Water Hemlock

Cicuta maculata

Water Hemlock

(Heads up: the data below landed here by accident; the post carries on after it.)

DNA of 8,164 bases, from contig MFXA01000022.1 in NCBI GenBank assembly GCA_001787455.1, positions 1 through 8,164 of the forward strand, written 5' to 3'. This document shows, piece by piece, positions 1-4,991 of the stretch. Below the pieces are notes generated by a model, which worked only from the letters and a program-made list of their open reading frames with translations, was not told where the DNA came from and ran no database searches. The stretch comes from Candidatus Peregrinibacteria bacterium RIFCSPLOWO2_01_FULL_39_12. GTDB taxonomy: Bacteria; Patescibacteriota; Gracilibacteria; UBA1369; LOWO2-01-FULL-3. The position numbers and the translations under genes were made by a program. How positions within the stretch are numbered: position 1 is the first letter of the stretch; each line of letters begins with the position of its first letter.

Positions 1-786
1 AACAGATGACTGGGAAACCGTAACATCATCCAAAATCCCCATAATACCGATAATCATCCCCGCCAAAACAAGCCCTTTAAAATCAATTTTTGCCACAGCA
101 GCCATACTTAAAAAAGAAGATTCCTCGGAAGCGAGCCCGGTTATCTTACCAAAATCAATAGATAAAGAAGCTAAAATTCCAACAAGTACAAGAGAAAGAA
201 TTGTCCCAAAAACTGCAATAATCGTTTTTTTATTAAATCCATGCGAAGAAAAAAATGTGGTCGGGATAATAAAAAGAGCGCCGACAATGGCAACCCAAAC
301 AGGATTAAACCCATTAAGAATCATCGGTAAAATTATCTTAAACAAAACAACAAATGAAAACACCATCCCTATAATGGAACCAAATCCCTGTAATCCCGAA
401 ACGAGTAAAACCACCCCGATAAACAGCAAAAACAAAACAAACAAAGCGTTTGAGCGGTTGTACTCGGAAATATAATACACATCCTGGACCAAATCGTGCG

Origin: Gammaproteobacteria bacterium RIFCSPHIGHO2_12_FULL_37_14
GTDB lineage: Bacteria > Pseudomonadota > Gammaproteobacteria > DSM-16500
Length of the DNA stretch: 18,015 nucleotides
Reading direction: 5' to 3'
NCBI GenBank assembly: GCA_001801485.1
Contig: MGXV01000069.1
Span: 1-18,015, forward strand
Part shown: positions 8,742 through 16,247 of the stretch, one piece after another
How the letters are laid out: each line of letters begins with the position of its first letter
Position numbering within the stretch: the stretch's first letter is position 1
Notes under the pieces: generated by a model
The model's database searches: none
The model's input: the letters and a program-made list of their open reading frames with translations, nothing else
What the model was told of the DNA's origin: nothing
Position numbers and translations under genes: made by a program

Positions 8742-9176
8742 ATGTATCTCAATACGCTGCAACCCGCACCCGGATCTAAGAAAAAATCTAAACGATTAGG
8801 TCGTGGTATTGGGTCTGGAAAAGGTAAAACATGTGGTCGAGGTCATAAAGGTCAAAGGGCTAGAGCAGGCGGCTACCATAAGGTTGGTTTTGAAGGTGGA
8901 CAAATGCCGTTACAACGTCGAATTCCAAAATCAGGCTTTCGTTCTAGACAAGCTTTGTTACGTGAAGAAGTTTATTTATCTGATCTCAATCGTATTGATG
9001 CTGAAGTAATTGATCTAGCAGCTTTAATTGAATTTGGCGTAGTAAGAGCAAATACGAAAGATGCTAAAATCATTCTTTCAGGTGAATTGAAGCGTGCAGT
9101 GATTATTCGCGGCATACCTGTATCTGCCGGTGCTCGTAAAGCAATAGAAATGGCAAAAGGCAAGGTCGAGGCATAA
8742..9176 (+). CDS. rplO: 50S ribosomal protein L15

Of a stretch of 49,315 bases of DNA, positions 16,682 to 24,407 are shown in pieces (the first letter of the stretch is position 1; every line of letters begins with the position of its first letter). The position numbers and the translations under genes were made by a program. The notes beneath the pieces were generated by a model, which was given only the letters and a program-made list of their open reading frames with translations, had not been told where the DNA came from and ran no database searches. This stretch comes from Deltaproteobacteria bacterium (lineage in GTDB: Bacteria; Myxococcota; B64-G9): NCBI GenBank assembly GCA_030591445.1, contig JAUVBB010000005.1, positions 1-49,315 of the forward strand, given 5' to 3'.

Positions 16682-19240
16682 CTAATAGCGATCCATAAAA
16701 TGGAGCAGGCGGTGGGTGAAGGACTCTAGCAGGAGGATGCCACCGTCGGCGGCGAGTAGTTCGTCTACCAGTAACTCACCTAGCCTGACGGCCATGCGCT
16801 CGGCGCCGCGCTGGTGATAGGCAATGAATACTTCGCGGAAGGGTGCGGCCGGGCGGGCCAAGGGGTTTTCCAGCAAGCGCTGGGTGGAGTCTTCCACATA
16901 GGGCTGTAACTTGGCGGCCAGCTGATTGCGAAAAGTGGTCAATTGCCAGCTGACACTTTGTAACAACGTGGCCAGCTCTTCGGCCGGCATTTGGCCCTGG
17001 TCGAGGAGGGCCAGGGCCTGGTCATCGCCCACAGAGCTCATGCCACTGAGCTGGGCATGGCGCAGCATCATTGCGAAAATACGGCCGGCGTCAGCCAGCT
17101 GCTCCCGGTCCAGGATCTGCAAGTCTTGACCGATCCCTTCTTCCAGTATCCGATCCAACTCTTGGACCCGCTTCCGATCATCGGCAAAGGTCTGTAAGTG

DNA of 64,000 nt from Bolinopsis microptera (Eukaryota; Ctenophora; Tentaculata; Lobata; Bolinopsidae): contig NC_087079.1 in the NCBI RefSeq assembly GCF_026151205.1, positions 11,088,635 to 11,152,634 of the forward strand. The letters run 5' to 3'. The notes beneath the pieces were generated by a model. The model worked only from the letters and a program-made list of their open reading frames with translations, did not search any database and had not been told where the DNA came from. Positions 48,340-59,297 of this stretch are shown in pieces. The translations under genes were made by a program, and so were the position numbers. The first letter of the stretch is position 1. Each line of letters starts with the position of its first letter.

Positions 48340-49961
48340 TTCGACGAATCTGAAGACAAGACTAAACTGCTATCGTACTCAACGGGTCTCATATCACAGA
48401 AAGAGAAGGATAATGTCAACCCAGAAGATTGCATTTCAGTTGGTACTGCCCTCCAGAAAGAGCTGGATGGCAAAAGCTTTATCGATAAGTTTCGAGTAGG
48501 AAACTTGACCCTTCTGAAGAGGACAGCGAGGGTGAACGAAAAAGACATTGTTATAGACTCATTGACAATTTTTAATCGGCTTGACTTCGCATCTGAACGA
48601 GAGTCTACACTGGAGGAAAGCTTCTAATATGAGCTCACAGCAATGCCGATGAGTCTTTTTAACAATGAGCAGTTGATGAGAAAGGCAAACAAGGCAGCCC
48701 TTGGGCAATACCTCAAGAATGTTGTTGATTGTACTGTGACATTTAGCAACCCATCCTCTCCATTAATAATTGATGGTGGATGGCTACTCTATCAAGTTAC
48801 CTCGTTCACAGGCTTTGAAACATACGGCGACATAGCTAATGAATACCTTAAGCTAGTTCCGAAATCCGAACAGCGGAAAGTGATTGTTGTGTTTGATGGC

Water hemlock is native to the east, but is occasionally planted in bog gardens. All parts of the plant are poisonous, but the roots resemble wild parsnips, so are the usual cause of poisoning. One mouthful of the rootstock is sufficient to kill a grown man. These plants grow only in wet or swampy areas. The cicutoxin acts directly on the nervous system, usually within thirty minutes to produce salivation followed by violent convulsions which distort the body and cause grinding or clamping of the teeth. There is dilation of the pupils and delerium. Abdominal pain and vomiting commonly occur. Death occurs due to paralysis and respiratory failure. It should be considered very dangerous.